Falkenhaus, is on the square as is Marienkapelle. Just around the corner from the Marktplatz, there is a huge market.

St. Kilian is the patron saint of Würzburg, so a visit to Dom St. Kilian is worthwhile if you have the time. The huge seven-armed candelabra in the nave is eye-catching and interestingly, it looked like the Jewish menorah.

Dom St Kilian Follow Me on Pinterest

Giant candelabra in Wurzburg Cathedral

St. Kilian brought Christianity to Franconia and today there are some 40 churches in downtown Würzburg.

From the main square, we then made our way to the Alte Mainbrücke which crosses the Main River between the Old Town and Festung Marienberg (Marienberg Fortress). From this beautiful bridge, which incidentally is the oldest bridge over the Main, we enjoyed the view of the Marienberg and the busy bridge is also a great place for people-watching.

Festung Marienberg Follow Me on Pinterest

St Kilian and the Marienberg Fortress

Other Wurzburg Attractions

Würzburg – A University Town
Würzburg is a university town and its main university is one of the oldest in Germany and hence its attraction for students. In fact, students make up some 20% of Würzburg’s population of 130,000.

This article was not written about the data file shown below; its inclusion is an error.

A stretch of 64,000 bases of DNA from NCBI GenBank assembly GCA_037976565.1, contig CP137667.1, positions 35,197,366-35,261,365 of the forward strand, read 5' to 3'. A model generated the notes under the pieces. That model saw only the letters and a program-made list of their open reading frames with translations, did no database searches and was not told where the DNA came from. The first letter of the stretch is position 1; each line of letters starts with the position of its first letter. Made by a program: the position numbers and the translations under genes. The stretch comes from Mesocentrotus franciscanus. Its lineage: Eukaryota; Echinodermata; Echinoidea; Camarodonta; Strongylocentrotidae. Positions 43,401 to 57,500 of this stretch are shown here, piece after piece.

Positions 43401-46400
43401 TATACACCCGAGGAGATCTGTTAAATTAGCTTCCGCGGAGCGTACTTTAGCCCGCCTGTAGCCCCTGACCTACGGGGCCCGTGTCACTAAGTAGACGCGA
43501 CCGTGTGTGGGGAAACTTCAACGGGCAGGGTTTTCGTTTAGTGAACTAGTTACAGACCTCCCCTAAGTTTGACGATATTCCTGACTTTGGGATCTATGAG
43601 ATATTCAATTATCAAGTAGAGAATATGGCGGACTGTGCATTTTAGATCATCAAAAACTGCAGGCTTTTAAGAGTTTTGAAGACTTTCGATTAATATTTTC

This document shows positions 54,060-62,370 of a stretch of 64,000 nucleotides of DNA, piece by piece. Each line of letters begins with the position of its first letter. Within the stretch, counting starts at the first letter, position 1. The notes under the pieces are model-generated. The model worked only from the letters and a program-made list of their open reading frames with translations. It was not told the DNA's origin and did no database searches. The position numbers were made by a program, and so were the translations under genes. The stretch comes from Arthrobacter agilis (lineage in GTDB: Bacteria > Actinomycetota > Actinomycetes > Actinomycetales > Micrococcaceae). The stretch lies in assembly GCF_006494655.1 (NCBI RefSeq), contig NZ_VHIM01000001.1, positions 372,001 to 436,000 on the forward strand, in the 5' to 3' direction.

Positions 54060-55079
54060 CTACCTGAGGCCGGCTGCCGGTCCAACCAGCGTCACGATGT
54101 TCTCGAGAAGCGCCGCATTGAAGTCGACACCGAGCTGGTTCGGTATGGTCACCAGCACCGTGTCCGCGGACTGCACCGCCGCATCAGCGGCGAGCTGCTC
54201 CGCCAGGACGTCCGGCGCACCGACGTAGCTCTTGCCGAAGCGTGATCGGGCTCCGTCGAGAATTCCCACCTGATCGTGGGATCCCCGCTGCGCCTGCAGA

Wurzburg’s first university was founded in 1402, but it only lasted for twenty years. Not only did it lack financial security, but it seemed that discipline was an issue as well. It was recorded that the dissolute lifestyle of the students impacted on the academic achievements of the university and also resulted in the fatal stabbing of the university’s first chancellor!

The present university was founded by Bishop Julius in 1582 and fortunately has a more successful history than the first. We were shown the faculty where Wilhelm Conrad Röntgen discovered x-rays in November 1895, for which he was awarded the Nobel Prize for physics in 1901. For all of us who’ve had x-rays at some points in our lives, this is where it all started.

A Convention City
Apart from being a city of students and city of administration, Würzburg is also popular as a convention city. Huge conventions are held here, but luckily during the day the convention delegates were ensconced in their meetings, so we did not notice too many of them competing with us at tourist sights. September and October are peak season for conventions which just happens to coincide with wine harvesting and the wine festivals.

Romantic Road Attraction

In addition to its popularity as a river cruise destination, Würzburg is also a stop along the famous Romantic Road route. For the number of things to see and do in Würzburg, we had too little time. We had to rush back to our boat by 12:30 p.m. as we didn’t want to be left behind when our ship sailed for Bamberg.

This afternoon we cruised past the charming Volkach and through the Franconian wine region. It was an afternoon and evening sail which took us through 14 locks!

Tonight’s entertainment was an evening of medieval music.

Photos of Würzburg: Würzburg Photo Gallery

Next page: Bamberg